Overheard, out and about, Mrs. Grundy sees all, tells all
Published 12:00 am Saturday, December 3, 2011
Peeping through my Venetian blind, a cup of hot chocolate in my hand, I peered out upon a bleak landscape in a cold world and cheered my heart with that old Christmas song, “Christmas is coming; geese are getting fat; please put a penny in the old man’s hat. If you haven’t got a penny, a ha’ (half) penny will do; if you haven’t got a ha’ penny, then God bless you!”
St. Mary’s Episcopal Church here in Andalusia was the setting for a memorial service for one of its faithful members, the late Josephine “Jo” (Peake) Mosdell, Nov. 21 at 4 p.m..
Jo died Nov. 9 in a Pensacola, Fla., hospital and was later cremated in Pensacola. Her late husband, Ernie Mosdell, had been cremated, also. By her wish her ashes, as Ernie’s were, are to be scattered in the Gulf of Mexico.
Three friends were with Jo when she died – Lenora Johnson, Margaret Goodspeed and Mike Jones, who once taught reading at the Andalusia High School.
Participating in a service of hymns, scripture, recitations, responses, prayers, choir, a sermon, and holy communion were Dr. Cynthia (Carter) Howard, the new minister and officiant; George Proctor, bearing the paschal candle; Evans Barnes, bearing the crucifer; Jonathan Weed and Catherine Weed, bearing the torches; Mike Purnell and Charlie Morris, readers; Frankie Lancaster, leading the prayers of the people; Jan Morris and Tom Goodspeed, chalice-bearers; John Beasley, organist and choir master; Charles Simon, playing the bagpipes; and John Earl Duggan, Terry Kyzar, George Barnes and Jim Boswell, ushers.
The altar was decorated with flowers from Dr. and Mrs. Wayne Johnson and family. Mrs. Johnson, a dear friend, was in charge of Jo’s last wishes.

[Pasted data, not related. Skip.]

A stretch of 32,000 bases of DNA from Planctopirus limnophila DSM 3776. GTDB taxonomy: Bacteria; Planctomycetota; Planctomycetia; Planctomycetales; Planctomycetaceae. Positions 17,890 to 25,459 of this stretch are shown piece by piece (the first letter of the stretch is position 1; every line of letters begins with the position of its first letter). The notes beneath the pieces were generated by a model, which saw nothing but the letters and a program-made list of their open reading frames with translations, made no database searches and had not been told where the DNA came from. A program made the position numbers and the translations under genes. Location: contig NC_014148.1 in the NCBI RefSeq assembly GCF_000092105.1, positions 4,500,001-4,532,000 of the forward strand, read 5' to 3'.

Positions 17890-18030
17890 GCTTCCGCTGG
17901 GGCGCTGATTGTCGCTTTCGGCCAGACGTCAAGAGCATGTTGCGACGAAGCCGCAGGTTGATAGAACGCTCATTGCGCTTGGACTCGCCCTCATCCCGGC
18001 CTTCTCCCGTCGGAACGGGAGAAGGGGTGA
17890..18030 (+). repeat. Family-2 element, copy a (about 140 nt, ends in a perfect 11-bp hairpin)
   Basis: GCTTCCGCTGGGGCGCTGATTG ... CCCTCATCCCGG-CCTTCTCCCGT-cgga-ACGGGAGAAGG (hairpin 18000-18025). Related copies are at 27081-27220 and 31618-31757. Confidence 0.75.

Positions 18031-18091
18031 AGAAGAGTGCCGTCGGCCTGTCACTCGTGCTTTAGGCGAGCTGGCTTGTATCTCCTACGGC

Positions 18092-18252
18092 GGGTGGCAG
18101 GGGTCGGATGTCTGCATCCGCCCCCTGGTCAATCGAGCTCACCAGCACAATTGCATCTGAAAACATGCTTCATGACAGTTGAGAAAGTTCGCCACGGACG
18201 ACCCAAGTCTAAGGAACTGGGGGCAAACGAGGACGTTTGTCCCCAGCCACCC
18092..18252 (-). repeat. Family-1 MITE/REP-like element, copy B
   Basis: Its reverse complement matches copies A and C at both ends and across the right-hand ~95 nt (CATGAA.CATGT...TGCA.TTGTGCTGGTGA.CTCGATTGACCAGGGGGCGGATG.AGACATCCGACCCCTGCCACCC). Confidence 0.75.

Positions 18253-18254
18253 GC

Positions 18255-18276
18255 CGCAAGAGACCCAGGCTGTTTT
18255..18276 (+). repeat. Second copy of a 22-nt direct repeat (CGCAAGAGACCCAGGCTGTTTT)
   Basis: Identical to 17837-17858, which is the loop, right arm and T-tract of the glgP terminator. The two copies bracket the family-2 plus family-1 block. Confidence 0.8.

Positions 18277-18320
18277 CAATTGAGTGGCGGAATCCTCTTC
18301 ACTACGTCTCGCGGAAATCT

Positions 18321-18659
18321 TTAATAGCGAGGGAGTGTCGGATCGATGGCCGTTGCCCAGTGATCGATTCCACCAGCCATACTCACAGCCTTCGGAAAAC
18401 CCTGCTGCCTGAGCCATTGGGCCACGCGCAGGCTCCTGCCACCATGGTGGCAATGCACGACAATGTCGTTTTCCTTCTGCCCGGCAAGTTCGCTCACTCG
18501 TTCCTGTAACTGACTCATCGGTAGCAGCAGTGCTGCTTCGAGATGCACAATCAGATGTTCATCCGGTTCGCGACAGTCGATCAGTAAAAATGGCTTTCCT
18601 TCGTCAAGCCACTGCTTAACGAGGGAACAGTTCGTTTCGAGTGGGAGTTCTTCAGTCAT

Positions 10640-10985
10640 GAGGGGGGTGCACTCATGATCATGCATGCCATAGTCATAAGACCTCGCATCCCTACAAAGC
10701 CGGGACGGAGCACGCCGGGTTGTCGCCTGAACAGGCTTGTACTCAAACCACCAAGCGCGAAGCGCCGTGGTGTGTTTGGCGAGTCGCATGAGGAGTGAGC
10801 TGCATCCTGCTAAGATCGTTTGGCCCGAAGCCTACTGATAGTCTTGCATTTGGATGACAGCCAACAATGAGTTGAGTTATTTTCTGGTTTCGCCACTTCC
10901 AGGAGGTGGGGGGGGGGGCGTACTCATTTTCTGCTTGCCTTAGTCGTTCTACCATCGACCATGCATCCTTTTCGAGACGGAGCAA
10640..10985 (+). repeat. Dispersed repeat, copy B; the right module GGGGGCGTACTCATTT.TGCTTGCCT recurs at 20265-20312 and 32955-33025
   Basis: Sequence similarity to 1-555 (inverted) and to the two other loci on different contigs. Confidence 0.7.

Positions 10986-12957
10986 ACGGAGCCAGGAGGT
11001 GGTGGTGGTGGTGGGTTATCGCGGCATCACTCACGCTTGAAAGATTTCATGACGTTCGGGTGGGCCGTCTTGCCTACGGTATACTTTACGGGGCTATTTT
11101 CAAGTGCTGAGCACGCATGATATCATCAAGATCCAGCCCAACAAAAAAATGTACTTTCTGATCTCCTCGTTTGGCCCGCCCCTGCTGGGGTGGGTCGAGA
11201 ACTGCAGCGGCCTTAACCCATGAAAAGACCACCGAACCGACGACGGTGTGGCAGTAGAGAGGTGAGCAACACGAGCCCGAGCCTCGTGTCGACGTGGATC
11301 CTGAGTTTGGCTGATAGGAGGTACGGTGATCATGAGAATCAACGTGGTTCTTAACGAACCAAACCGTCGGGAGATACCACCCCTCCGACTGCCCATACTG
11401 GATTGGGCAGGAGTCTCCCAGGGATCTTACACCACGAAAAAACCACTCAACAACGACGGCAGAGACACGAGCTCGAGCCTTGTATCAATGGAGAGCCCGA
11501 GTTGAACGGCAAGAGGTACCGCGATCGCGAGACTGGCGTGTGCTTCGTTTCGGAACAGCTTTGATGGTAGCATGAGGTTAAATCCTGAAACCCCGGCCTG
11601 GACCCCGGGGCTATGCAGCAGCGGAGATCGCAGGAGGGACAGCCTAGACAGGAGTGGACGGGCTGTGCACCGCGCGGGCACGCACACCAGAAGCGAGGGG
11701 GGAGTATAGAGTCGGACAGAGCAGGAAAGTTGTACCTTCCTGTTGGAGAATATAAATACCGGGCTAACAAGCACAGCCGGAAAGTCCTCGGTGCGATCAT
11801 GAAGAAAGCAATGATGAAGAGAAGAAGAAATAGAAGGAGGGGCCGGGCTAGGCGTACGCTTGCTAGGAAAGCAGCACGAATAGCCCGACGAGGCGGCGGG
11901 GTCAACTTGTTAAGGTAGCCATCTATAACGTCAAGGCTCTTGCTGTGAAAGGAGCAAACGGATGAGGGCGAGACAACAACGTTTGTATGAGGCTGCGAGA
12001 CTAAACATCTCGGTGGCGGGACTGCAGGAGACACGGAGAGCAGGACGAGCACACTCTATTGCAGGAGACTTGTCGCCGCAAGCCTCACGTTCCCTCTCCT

Flowers in the Parish Hall (fellowship hall) were given by Marty and Sara Robinson. Other flowers in the hall were gifts from George and “Sister” Barnes, and from Jo’s two sisters, still living in England, Ernie and Jo’s native land. All flowers were given to the glory of God and in memory of Jo.
At one point bagpipes were used to play “Amazing Grace” because Jo loved the bagpipes so.
One song all sang was “He Who Would Valiant Be,” a song Jo and her sister, Bridget, sang as girls. It was their school song in high school.
“Mother Cindy,” who has a strong and beautiful voice, sang throughout the service.
During the homily (sermon) “Mother Cindy” read from a poem Jo had written.
There are two fine, detailed accounts of Jo’s life in her obituaries in the Nov. 18 and Nov. 19 numbers of The Star-News.
The Parish Hall was hung with colorful banners, each with a member’s name and his date of confirmation or baptism.
On display were paintings by Jo, as well as two humorous reminders of her likes, some 3 Musketeers bars and a couple of lottery tickets.
A buffet of tea sandwiches, sweets and nuts was offered to all, plus an array of beverages. Tables and chairs made eating and chatting a pleasant time.
During the recessional all sang the inspiring hymn, “Lift High the Cross.”
The service was filmed by Robert Evers, to be sent to Jo’s two sisters in England.
Another service I attended recently was that for Frances (Dykes) Ward (Mrs. Judson Ward) Nov. 22 in Foreman Funeral Home Chapel at 10 a.m..
The closed casket was covered with a blanket of pink roses and white baby’s breath, with matching bouquets on either side, atop pedestals.
Pictures of Mrs. Ward and her family were displayed.
Martha (James) Givhan played the electronic organ.
Dwight Crigger, minister of music at Mrs. Ward’s church, First Baptist of Andalusia, led all in “Great Is Thy Faithfulness,” which has become, more or less, the theme song of First Baptist.
Dr. Fred Karthaus, minister, First Baptist, spoke of Mrs. Ward’s life, her marriage to Judson Ward for 68 years, her teaching Sunday School, Training Union, and Vacation Bible School, and her influence upon several generations.
Dr. Karthaus read “Psalm 23” and other scriptures and led in prayer.
Mr. Crigger sang a solo, “It Is Well,” accompanied by Mrs. Givhan.
Dr. Karthaus spoke again, again sharing scripture and prayer. He spoke of Mrs. Ward’s two great loves, her family and her church, and described her as a gift-giver, gracious, kind, loving, humble, a “sweet little lady,” who lived with one foot on Earth and one in Heaven.